The Dunedin Study - DMHDRU

What are our main findings so far?

Are brain-structure and walking speed related? We compared the speed at which people walk (measured on the long walkway upstairs) to several different measurements of the brain from the structural MRI scans. It turns out that there are slight structural brain differences, on average, between people with different walking speeds. (See publication)

Is “biological age” seen in the brain as well as the rest of the body? By comparing the structural MRI data with estimates of “biological age” (measured using 19 different things from heart to gum health) we showed that the speed of aging of a person’s brain is related to their speed of aging in general, and to their rate of cognitive decline as they get older. (See publication) 

What do spots (hyperintensities) in the MRI scans mean? We used one of the structural MRI scans to look for spots in the brain called White Matter Hyperintensities (WMHs). Accumulation of WMHs is a normal part of aging - virtually all Study members had some detected in their scans. We also found a statistical link between how many WMHs a person has and their rate of cognitive decline as they got older. (See publication) 

Is antisocial behaviour reflected in the brain? Our data on antisocial behaviour going back to Study members’ teenage years allowed us to show that there are differences in average brain structure between people who have displayed antisocial behaviour (e.g., fighting, theft, property destruction) throughout their lives, those who only did so when they were teenagers/young adults, and those who have never engaged in any. (See publication) 

Can a bigger brain explain higher IQ and education? By using a combination of the structural MRI scans and other data we showed that the link between IQ and level of education is partly related to brain size. (See publication) 

Is poor mental health seen in the brain? In two papers we used the structural scans to look at the relationship between mental health and brain structure. We found that differences in mental health between people (e.g., having one vs multiple mental health issues) were also reflected in differences in brain structure.  

Does cardiovascular fitness affect brain structure? We know that getting physical exercise is good for us in lots of different ways, including for our cardiovascular system.  But what about for our brains?  We found that cardiovascular fitness does seem to be linked to brain structure, and that cardiovascular fitness may in fact influence brain structure. (See publication)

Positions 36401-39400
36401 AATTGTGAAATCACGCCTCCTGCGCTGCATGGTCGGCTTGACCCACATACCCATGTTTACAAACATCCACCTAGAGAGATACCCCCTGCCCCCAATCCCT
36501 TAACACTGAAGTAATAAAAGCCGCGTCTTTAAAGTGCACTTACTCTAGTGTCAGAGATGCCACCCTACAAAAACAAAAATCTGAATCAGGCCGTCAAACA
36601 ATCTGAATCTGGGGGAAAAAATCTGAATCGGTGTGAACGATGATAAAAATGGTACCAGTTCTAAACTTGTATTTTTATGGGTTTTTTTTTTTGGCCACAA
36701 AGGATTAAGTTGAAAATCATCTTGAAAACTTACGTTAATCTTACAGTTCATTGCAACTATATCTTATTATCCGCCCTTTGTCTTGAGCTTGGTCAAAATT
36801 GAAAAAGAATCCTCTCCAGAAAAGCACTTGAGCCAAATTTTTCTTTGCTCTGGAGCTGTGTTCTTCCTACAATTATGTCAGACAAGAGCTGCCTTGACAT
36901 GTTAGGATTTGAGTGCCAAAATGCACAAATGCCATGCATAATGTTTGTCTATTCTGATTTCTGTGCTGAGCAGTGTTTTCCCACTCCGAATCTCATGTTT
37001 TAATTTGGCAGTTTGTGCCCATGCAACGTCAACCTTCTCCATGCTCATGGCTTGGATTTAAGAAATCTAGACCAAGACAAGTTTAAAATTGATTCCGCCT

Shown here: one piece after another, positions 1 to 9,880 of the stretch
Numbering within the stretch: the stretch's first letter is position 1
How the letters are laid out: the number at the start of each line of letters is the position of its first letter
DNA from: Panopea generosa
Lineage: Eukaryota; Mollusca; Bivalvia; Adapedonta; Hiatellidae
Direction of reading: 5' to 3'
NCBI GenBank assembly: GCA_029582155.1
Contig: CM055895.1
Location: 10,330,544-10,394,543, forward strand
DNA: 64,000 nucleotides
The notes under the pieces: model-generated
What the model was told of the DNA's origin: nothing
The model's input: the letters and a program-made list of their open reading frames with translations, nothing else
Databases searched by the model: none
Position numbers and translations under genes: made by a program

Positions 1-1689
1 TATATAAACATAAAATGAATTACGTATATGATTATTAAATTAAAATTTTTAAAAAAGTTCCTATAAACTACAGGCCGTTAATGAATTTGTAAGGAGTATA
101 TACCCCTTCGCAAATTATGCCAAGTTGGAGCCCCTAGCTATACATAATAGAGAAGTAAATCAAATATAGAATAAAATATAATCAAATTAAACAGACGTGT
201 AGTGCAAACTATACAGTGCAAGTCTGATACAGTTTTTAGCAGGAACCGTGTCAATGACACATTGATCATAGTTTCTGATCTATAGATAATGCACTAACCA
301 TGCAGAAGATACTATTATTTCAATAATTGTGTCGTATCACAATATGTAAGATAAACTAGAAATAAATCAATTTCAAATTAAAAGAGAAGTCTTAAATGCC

What effect does lead have on the brain?  When the Study members were children petrol still contained lead. So we wondered what effect childhood exposure to lead had on the brain at age 45.  By using Study members’ childhood data we found that the amount of lead in the blood during childhood is connected to both grey- and white-matter brain structure. (See publication) 

Do we have any advice for other MRI researchers? The papers described so far have all used the MRI data to study the relationship between people’s brains and other aspects of their health and lives. But in two of the papers we took a different approach and used the MRI data to try to improve the way in which MRI research is done. The first paper used both the resting-state scan (the fMRI scan that measured brain activity when your brain was not concentrating on doing something) and the fMRI scans done while you played the games. We found that combining these different data sets gave a better way to measure networks in the brain (in which different parts of the brain become active at the same time) than normally used by researchers. The second paper used the data from the fMRI game scans to show that when a small number of Study members were scanned a second time (see question 10) the fMRI data were not as consistent with their first scan as we had expected. These are both important findings for how we and other researchers will use fMRI scans in the future.

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